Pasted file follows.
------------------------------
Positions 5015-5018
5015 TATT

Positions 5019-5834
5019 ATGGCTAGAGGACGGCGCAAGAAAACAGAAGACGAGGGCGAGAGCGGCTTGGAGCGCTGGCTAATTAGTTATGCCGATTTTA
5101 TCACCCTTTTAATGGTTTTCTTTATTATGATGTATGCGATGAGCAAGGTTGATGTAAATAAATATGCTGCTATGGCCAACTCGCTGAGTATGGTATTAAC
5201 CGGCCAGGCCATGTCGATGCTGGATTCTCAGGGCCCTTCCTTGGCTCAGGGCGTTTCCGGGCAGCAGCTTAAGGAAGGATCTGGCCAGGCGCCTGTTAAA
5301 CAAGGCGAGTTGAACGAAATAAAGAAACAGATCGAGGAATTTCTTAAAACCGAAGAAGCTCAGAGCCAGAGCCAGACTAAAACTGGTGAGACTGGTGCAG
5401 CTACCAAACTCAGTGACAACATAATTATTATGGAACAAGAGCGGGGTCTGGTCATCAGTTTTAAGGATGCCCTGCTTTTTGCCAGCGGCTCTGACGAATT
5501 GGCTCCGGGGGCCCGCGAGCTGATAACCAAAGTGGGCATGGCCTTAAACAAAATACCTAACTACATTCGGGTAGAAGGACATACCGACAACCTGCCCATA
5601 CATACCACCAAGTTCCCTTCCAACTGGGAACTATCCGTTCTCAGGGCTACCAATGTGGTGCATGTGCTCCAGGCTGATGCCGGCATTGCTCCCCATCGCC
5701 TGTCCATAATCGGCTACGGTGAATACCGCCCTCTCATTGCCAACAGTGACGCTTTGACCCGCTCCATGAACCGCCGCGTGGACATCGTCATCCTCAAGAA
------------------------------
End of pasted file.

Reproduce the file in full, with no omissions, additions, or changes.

Positions 5015-5018
5015 TATT

Positions 5019-5834
5019 ATGGCTAGAGGACGGCGCAAGAAAACAGAAGACGAGGGCGAGAGCGGCTTGGAGCGCTGGCTAATTAGTTATGCCGATTTTA
5101 TCACCCTTTTAATGGTTTTCTTTATTATGATGTATGCGATGAGCAAGGTTGATGTAAATAAATATGCTGCTATGGCCAACTCGCTGAGTATGGTATTAAC
5201 CGGCCAGGCCATGTCGATGCTGGATTCTCAGGGCCCTTCCTTGGCTCAGGGCGTTTCCGGGCAGCAGCTTAAGGAAGGATCTGGCCAGGCGCCTGTTAAA
5301 CAAGGCGAGTTGAACGAAATAAAGAAACAGATCGAGGAATTTCTTAAAACCGAAGAAGCTCAGAGCCAGAGCCAGACTAAAACTGGTGAGACTGGTGCAG
5401 CTACCAAACTCAGTGACAACATAATTATTATGGAACAAGAGCGGGGTCTGGTCATCAGTTTTAAGGATGCCCTGCTTTTTGCCAGCGGCTCTGACGAATT
5501 GGCTCCGGGGGCCCGCGAGCTGATAACCAAAGTGGGCATGGCCTTAAACAAAATACCTAACTACATTCGGGTAGAAGGACATACCGACAACCTGCCCATA
5601 CATACCACCAAGTTCCCTTCCAACTGGGAACTATCCGTTCTCAGGGCTACCAATGTGGTGCATGTGCTCCAGGCTGATGCCGGCATTGCTCCCCATCGCC
5701 TGTCCATAATCGGCTACGGTGAATACCGCCCTCTCATTGCCAACAGTGACGCTTTGACCCGCTCCATGAACCGCCGCGTGGACATCGTCATCCTCAAGAA